Thurston Arthritis Research Center scientists shed new light on a specific mechanism involved with lupus

This research is the first to clearly identify and illuminate a specific mechanism of action involved in lupus. Funding from the Lupus Research Institute is helping pave the way for additional research, and TARC has begun enrolling patients for a clinical trial designed provide additional insights into this disease.

Thurston Arthritis Research Center scientists shed new light on a specific mechanism involved with lupus click to enlarge Barbara Vilen, PhD; and Jennifer Rogers, MD

Researchers at the Thurston Arthritis Research Center (TARC) at UNC have obtained critical new insights into some of the biological mechanisms that cause lupus.  And now, funding received from the Lupus Research Institute promises to help them continue advancing basic and clinical research that may help enable the development of new drugs in the future.

Lupus, an often debilitating autoimmune disease, results from the human body mistakenly attacking healthy cells and thereby damaging patients’ tissues and organs.  Exactly how this happens is not well understood, but one key aspect of this process is now clearer, thanks to the work of researchers at TARC.

“In all individuals, cells and tissues naturally die off and need to be removed from the body,” says Barbara Vilen, PhD, and Associate Professor of Microbiology & Immunology.  “This clearing process is performed by a biological structure within the cell called a lysosome.  We have learned that in people with lupus, the activity of the lysosomes may be impaired in very specific ways.  As a consequence the person’s body accumulates cellular waste that is not properly removed, causing their immune systems to produce auto-antibodies (proteins that attack the body’s cells), which leads to damage of healthy tissues.”  In essence, the body mistakes the remaining cellular waste as foreign invaders and goes on the attack.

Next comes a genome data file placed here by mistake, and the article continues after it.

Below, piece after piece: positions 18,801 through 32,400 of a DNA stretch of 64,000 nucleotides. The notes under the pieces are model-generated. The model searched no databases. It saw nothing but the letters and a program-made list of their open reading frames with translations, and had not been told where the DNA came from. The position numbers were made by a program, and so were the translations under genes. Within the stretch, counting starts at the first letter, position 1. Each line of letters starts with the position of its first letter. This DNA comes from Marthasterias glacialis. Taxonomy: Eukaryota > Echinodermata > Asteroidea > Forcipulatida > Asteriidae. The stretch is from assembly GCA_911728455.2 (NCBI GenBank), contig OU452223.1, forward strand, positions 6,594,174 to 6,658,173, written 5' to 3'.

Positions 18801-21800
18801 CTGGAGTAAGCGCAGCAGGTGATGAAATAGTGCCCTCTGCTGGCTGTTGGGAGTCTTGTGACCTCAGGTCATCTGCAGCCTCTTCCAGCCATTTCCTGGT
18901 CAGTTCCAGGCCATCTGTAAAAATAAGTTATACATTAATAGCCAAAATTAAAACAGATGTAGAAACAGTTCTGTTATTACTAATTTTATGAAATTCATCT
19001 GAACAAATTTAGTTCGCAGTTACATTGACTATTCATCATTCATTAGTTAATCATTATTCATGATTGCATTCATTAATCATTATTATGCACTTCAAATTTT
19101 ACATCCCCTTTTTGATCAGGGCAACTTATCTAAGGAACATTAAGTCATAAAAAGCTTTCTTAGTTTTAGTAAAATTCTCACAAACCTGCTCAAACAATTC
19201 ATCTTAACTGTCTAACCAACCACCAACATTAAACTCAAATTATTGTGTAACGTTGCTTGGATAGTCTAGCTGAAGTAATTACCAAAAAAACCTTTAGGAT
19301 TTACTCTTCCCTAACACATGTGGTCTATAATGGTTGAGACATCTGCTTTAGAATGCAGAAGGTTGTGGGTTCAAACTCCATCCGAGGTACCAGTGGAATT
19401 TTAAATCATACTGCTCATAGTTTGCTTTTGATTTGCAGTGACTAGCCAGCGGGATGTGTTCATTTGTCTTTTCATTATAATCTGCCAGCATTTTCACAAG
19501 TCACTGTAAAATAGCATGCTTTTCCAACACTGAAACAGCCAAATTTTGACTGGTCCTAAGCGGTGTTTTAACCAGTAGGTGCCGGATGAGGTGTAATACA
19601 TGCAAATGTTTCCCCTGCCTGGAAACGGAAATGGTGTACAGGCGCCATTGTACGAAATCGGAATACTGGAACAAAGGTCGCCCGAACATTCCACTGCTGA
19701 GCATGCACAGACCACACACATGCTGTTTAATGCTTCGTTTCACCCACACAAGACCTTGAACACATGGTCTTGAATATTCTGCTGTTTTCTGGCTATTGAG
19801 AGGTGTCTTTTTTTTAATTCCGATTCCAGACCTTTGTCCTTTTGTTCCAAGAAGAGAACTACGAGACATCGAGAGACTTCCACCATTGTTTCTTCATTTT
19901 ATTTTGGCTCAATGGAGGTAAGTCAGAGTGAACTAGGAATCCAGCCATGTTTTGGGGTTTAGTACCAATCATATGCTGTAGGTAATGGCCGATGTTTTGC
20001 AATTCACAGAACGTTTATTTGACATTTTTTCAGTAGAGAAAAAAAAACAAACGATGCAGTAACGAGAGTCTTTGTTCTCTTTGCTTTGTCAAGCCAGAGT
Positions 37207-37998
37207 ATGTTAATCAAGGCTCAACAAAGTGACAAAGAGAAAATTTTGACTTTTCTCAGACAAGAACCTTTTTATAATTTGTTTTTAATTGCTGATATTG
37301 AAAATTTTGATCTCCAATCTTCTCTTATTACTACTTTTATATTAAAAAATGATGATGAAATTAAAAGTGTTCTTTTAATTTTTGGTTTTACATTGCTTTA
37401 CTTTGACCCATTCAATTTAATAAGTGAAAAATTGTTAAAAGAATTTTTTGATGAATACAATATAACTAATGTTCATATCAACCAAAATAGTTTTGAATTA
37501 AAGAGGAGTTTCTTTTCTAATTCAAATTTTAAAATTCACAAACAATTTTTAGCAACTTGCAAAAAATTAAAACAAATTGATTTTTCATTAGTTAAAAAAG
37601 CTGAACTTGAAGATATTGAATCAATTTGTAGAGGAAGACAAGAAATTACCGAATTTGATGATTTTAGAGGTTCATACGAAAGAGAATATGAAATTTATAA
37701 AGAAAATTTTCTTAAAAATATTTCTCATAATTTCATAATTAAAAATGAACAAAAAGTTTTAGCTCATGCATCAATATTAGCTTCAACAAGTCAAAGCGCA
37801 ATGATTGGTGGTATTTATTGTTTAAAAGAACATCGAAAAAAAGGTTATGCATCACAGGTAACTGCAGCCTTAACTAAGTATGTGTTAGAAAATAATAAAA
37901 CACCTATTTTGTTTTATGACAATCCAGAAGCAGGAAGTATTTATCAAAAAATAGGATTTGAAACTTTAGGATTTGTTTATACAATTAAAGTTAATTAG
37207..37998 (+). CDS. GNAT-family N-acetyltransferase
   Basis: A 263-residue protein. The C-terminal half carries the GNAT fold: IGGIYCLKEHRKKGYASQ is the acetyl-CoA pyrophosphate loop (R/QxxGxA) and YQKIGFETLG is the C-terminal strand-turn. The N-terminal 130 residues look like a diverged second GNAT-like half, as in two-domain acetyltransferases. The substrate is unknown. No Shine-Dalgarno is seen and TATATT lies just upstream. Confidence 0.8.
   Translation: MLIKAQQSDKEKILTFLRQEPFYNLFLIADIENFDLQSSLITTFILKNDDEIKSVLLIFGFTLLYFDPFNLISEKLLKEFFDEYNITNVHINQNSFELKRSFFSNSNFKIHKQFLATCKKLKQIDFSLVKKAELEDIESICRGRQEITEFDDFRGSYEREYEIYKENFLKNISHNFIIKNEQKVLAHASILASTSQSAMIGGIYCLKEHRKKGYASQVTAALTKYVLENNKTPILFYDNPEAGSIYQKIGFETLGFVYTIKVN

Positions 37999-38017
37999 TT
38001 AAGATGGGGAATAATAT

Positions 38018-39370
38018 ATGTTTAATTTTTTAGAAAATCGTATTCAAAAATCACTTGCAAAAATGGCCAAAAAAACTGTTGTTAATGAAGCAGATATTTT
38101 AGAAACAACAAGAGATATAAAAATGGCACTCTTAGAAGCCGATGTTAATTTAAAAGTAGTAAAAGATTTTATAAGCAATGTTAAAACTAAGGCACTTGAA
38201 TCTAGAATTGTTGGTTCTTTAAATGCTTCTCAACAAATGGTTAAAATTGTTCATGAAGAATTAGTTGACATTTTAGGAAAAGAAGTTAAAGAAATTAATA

Jennifer Rogers, MD, a rheumatologist and assistant professor of medicine, adds that extensive laboratory research performed at TARC is now being validated in human patients, and it is shedding new light on what’s happening with patients who have lupus.  The research center has begun enrolling patients for a cross-sectional and longitudinal clinical trial to gain additional insights among people with high and low levels of disease activity. 

“What impedes drug development for the effective treatment of lupus is the ability to identify the underlying pathways that lead to improper activation of the immune system,” says Vilen.  “Our research has now identified one of the key pathways involved with the body’s inability to degrade and clear cellular debris, which helps us better understand what mechanisms activate the immune system.  This is the first research to clearly identify and illuminate this specific mechanism of action.”

While the research being performed at TARC is just one piece of the puzzle when it comes to finding ways to combat lupus, it’s a good example of how the research center is combining strong laboratory and clinical expertise to provide the greatest opportunity to find ways to help patients in the future.

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